Deji Ogeyingbo wrote this thoughtful piece on the tragedy of Athing Mu and the absolute wealth of talent on the US team. A good read on the US Olympic Team, headed for Paris 2024. 

Athing Mu’s fall and the inconvenient truth

Track and Field fans are obsessed with statistics. Here’s one to kick off this piece. Since Athing Mu won her 800m Olympic Gold in 2021, she has only raced twice outside the United States. Once in the 400m in Peru and the other in the Rome Diamond League in Italy. Of course, this statistic doesn’t include the world championships in Hungary in 2023, a tournament she had to be in by getting a bye as the defending champion. But we will get to that in a bit.

Mu is arguably the most prodigious 400m/800m/1500m runner in the sport’s history, as evidenced by her record-breaking feat before age 22. However, for a sport that puts so much emphasis on the world championships and the Olympic Games, the American has found a way to duck racing in events for most of the year leading to these events. There are obvious consequences to these. Primarily, it’s hard to judge your shape in terms of time and, most importantly, gauge yourself against your competitors.

In essence, you leave things to chance. In this case, you depend on your superhuman abilities to bail you out when race day comes. Most times, it works out; other times, it leaves you shattered and tearful. For Mu, the latter was the case at the US Olympic trials; the rules couldn’t have been bent to accommodate her after she fell in the final of the women’s 800m.

The lasting image of these trials is undoubtedly seeing a tearful Athing Mu, who finished last after falling on the first lap of the final in Eugene, the premier venue for track and field in the United States. Despite her undeniable talent, Mu’s inconsistent participation in competitions raises questions about her commitment and preparedness.

While she had battled back from injury and taken a self-imposed break to rekindle her passion for running, her sparse competitive schedule left her ill-prepared for the rigors of top-tier events. Her impressive win in the semi-final showcased her potential, but her lack of consistent competition may have contributed to the disappointing outcome in the final.

Her Coach, Bobby Kersee, said Mu got clipped by another runner on the backstretch of the first lap, which caused her to veer to her left and tumble to the ground. In the end, after a failed appeal, he stood by the words he had reiterated for over 30 years of his coaching career.

“I’ve coached, preached, and watched it,” Kersee said. And here’s another indication that regardless of how good we are, we can leave some better athletes’ homes than other countries have. It’s part of our American way.”

Athing Mu, photo by Chuck Aragon for RunBlogRun

The results-based, top-three format of the American trials system is many things: cruel, fair, occasionally random, and certainly dramatic. Dreams can be dashed quickly by a single misplaced step or a toe over the wrong line. The intensity and pressure of the competition add an element of unpredictability that keeps both athletes and spectators on the edge of their seats.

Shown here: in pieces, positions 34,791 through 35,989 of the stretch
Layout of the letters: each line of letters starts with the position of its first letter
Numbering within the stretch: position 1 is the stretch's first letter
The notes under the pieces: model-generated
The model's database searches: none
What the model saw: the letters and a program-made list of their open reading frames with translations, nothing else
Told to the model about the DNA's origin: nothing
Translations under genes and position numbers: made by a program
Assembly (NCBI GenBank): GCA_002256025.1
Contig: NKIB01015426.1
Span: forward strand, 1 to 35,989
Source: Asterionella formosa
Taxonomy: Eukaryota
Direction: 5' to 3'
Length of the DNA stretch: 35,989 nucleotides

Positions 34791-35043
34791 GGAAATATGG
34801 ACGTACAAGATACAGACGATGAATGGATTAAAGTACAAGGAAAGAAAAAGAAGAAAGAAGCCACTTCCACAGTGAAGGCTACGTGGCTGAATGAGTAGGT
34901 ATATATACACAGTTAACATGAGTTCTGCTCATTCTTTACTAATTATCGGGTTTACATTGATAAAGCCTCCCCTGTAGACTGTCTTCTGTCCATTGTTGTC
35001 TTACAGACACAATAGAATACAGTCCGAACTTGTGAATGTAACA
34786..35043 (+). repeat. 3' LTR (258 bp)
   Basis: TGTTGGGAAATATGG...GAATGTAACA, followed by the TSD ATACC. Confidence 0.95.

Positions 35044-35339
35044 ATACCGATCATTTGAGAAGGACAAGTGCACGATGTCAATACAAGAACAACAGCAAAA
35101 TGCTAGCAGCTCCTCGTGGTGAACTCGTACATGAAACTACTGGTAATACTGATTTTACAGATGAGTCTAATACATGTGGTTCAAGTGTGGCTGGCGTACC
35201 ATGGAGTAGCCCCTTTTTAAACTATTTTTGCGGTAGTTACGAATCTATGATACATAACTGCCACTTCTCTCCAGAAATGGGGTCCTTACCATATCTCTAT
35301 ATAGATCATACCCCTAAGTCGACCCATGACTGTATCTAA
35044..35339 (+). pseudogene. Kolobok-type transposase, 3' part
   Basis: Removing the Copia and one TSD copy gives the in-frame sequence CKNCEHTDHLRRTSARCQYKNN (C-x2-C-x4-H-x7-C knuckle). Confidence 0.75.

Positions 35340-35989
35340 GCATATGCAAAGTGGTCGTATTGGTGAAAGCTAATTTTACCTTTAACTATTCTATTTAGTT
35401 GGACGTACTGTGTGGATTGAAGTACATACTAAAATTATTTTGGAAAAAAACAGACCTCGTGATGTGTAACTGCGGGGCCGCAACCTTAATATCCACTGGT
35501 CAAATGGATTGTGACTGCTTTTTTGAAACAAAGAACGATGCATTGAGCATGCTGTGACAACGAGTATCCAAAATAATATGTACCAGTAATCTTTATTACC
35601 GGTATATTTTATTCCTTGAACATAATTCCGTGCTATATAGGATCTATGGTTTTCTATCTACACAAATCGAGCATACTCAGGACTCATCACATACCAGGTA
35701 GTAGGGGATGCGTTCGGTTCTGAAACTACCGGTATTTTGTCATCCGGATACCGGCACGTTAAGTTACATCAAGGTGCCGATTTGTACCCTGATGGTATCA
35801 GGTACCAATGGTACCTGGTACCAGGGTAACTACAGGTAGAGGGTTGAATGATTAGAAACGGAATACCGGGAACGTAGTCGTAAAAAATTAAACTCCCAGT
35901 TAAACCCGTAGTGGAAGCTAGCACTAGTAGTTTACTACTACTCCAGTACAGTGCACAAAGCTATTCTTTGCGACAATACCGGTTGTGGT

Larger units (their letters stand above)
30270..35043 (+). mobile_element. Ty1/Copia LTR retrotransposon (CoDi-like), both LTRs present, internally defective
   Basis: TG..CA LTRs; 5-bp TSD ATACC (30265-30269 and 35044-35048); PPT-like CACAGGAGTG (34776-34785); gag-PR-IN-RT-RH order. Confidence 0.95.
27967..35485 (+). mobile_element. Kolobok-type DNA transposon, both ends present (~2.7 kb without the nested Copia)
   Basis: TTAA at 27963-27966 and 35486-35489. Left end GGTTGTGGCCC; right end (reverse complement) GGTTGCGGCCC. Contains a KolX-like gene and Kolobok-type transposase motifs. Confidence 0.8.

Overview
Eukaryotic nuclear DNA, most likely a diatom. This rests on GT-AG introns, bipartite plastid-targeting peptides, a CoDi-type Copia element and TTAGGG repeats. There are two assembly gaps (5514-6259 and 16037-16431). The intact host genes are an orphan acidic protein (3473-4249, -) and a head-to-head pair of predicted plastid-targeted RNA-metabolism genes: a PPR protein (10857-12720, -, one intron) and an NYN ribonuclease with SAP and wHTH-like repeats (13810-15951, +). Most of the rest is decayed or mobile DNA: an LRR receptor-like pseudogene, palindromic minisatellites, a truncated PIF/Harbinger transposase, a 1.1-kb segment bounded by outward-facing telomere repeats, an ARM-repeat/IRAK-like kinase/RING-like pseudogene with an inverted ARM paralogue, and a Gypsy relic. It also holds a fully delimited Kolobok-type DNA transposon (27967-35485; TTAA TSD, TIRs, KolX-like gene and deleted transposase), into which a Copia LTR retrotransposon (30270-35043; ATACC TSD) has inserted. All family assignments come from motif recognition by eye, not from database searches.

Despite its harshness, the system’s appeal lies in its impartiality. It always feels better (and makes for better television) to leave outcomes up to fate rather than a selection committee. This method ensures that only the best performers on the day make it through, emphasizing the raw essence of competition and the spirit of the sport.

So what next? Mu’s talent is unquestionable. Her 10 fastest times are comfortably under 1:58, including a national record of 1:54.97 set last fall at the Prefontaine Classic. She would have been the absolute favorite to defend her title in Paris, although World Champion Mary Moora and British phenom Keely Hodgkinson would have had a huge say as they had beaten her one time or the other in the past.

In her absence, the United States will be represented by Juliette Whittaker, who did not break the 1:59 barrier until the final on Monday, where she secured third place with a time of 1:58.45. Whittaker, a rising star who recently clinched the NCAA championship for Stanford, faces a challenging path to an Olympic podium in a few weeks, requiring a strategic race and perhaps a bit of luck.

Nia Akins takes the 800 meters, June 24, 2024, photo by Chuck Aragon, for RunBlogRun

Nia Akins ran a brilliant personal best of 1:57.36 three years after her fall to win her second straight US title and stamp herself as a medal contender in Paris. Allie Wilson, who made her first Olympic team at age 28 after taking a huge risk entering 2024, qualified with a season’s best time of 1:58:32, hitting the Olympic standard.

The US has an embarrassment of riches all around, and although they will miss Mu in Paris, they will no doubt make up for it at other events. No country comes close to the embarrassment of riches it has in all the events. Last time out, Sha’Carri Richardson got suspended, and although it paved the way for the Jamaicans to sweep the women’s 100m in Tokyo, it surely spurred Richardson up to become a new beast. Mu will learn from this and improve for the Los Angeles 2028 Games.